“The most amazing thing that came out of the pandemic as an educator was the affirmation that communication with parents and working together as a team is key in a student’s success,” she said. “This year, even though we’re in person, I’m holding strong to that idea.”

Geary has already held three parent meetings to ensure parents know exactly how she runs her class, she said. She’s also already given the parents a tour.

“The parents are curious, you know?” she said. “They want to know where their student sits and what the class looks like. Are they really 3-feet apart like everyone is saying and are they safe? And so I’ve really walked through those routines and made sure the parents understand that I am taking this as seriously as everyone else.”

She is grateful for the relationships she has with her students’ parents, Geary said, especially because parents can play such a big role in how kids look at the situation and they approach COVID safety.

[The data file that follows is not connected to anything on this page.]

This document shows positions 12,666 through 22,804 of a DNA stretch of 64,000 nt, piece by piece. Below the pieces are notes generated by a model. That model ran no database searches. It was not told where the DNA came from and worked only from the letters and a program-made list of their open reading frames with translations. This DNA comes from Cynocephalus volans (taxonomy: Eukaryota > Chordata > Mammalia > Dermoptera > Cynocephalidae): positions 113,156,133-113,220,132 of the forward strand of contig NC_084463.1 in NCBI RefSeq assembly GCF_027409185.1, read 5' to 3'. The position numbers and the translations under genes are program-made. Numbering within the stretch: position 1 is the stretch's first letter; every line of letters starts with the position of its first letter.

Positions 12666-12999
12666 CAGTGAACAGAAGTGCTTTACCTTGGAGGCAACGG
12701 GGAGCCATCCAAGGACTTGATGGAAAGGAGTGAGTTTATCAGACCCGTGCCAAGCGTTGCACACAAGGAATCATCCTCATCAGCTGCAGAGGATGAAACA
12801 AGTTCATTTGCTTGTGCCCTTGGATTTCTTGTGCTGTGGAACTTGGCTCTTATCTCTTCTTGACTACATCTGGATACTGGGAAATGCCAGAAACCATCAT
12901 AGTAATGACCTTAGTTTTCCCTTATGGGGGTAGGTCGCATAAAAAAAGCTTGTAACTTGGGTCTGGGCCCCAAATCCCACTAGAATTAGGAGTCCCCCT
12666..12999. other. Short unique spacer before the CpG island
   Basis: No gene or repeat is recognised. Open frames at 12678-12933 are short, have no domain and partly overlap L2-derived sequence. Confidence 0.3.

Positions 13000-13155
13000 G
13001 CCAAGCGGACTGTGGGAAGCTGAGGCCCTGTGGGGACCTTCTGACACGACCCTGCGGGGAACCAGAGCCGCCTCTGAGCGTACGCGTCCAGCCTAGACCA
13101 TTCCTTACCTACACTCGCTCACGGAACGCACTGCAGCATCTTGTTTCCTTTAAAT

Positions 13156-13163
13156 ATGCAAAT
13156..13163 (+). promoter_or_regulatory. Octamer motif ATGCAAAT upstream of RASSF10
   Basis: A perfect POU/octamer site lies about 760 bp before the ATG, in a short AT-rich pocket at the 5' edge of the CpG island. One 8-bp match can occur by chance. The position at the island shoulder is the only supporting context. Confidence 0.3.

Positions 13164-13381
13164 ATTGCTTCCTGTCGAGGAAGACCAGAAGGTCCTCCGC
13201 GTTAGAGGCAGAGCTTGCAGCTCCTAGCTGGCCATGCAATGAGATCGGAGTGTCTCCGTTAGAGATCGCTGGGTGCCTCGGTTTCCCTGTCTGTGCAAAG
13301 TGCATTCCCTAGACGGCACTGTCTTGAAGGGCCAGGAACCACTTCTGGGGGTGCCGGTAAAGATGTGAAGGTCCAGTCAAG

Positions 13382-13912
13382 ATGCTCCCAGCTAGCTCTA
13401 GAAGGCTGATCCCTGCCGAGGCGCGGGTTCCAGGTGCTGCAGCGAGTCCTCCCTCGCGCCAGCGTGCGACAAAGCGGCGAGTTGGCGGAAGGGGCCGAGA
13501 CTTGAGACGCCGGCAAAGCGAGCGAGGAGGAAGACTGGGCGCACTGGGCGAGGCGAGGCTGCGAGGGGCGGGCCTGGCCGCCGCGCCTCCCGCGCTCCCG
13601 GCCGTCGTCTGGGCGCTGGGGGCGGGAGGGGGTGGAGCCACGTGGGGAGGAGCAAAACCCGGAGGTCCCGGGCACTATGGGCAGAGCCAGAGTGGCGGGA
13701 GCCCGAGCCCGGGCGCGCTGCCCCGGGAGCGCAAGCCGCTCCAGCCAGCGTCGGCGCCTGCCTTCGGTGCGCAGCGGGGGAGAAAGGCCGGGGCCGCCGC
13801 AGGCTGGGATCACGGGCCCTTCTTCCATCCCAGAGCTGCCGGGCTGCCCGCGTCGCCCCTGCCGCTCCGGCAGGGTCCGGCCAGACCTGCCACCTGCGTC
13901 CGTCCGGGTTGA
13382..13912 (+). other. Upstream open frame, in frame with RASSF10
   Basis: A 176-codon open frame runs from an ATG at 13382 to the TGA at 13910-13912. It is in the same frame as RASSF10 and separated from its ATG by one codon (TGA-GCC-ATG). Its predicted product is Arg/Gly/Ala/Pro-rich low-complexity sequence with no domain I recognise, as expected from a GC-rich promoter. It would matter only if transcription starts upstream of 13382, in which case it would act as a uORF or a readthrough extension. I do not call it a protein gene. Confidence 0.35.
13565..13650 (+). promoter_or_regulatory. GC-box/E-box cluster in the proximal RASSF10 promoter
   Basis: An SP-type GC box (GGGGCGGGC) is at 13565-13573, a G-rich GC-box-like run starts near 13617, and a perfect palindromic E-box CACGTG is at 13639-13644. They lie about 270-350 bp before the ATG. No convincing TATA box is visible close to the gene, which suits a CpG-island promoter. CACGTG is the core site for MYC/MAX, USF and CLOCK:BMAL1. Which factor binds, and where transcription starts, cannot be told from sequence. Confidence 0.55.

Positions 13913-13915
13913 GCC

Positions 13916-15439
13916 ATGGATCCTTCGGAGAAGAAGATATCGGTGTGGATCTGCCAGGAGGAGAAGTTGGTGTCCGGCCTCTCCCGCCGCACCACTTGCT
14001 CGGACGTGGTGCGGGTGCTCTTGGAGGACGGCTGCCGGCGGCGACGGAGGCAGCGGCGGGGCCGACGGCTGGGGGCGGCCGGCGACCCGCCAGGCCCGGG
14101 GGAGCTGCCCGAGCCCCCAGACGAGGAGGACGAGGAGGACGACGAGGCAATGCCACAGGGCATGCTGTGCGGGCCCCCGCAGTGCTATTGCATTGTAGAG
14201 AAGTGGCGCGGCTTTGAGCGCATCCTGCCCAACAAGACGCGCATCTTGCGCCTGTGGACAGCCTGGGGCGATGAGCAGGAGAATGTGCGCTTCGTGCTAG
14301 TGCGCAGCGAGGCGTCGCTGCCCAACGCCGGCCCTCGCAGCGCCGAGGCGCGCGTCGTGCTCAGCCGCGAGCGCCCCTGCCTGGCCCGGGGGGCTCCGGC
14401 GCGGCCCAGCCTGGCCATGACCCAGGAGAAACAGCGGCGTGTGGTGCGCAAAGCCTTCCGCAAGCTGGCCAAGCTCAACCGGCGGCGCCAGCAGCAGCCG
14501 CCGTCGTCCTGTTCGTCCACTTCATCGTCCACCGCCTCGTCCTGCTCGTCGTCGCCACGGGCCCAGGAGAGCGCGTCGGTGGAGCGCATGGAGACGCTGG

“Parents can play a huge role in this by promoting the safe precautions we’re taking to keep everyone in school,” she said. “I feel like that is really important to talk about because I’m finding there’s still a lot of things we need to get better at doing.”

Though Geary is glad to be able to support her students both in-person and online, teachers are having a hard time, she said.

“We teachers, we are worn down and tired. We’re doing a lot more than what our contracts say at this point because we love teaching and we love our students and we love our community,” she said. “I feel like my job never really ends but that’s okay because I love it. I wake up every day going ‘Yes! I get to teach today.’”